Should I loan money to friends or family?

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Anyone who has ever loaned money to a friend or family member is likely going to tell you to never do it. No matter how you go about doing it, a loan between friends or family always seems to end badly.

Consider my personal experience with this issue: Friends were desperate for money and I contemplated whether or not I could help. We had discussed money issues in the past, and had agreed that as long as financial transactions were treated "as business" and as long as all parties were honest, money wouldn't come between a friendship.

I loaned my friends the money they needed with a loan agreement laying out the payment terms. When the time came to pay, they didn't pay. We discussed new payment terms, and a new loan agreement was drawn up to reflect the new terms. And again they didn't pay.
By this time I was upset, because both the husband and wife had become employed and had decent paychecks. They had the ability to pay me just as we had agreed. Why weren't they paying back what they promised to pay? Simply put, it's because they were dishonest and never intended to pay me back. They took my "free money" and thought they deserved to keep it, just because.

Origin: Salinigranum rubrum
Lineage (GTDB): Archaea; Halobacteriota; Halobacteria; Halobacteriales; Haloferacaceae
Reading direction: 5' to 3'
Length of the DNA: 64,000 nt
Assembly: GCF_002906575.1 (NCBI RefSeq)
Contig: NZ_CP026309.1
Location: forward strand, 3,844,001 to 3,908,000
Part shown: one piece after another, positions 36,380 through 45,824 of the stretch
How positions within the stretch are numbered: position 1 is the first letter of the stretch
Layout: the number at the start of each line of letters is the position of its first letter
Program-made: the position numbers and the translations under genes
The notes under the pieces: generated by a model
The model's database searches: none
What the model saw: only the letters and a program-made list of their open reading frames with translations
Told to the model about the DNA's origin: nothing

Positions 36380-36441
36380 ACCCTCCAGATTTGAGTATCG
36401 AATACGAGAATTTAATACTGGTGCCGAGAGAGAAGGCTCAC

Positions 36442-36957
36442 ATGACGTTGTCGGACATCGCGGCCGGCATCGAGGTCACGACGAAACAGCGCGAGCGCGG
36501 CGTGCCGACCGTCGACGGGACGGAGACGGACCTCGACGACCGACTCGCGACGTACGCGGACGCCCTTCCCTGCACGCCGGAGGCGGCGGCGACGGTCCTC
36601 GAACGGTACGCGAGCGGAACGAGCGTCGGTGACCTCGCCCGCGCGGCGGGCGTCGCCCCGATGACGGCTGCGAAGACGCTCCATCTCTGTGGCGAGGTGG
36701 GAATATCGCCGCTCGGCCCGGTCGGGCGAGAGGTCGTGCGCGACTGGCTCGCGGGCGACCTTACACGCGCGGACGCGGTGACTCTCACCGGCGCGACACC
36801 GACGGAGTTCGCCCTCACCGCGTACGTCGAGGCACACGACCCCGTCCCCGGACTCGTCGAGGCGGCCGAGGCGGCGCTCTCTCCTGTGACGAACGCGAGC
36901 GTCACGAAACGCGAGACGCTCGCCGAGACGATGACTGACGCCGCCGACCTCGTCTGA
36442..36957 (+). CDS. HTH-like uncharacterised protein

Should I have just chalked it up to a "gift" and moved on? I don't think so. If I meant it to be a gift, I would have given it as a gift from the start. I wouldn't have gone through all the trouble of creating loan agreements to document what we'd worked out. I ended up having to take them to court to get my money back, and the friendship was over.

I only needed one experience like that to make me decide never to loan money to friends or family again. However, some people think you can do it successfully. SmartMoney.com offers some tips to make it "safer" to loan money to family. Included are things such as documenting the loan, setting an interest rate (rather than interest free), and deducting a bad loan on your taxes when your friend/family isn't going to pay you back.

I say all those suggestions are nice. And that money still comes between family and friends. You're better off saying that your money is "tied up in investments" or otherwise unavailable. Never let family or friends know that you have available cash. It's a disaster waiting to happen.

Tracy L. Coenen, CPA, MBA, CFE performs fraud examinations and financial investigations for her company Sequence Inc. Forensic Accounting, and is the author of Essentials of Corporate Fraud.
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